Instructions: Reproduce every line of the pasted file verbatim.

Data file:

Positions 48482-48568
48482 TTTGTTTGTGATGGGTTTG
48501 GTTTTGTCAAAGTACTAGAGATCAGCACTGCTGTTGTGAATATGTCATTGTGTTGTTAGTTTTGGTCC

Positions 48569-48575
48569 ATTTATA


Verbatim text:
Positions 48482-48568
48482 TTTGTTTGTGATGGGTTTG
48501 GTTTTGTCAAAGTACTAGAGATCAGCACTGCTGTTGTGAATATGTCATTGTGTTGTTAGTTTTGGTCC

Positions 48569-48575
48569 ATTTATA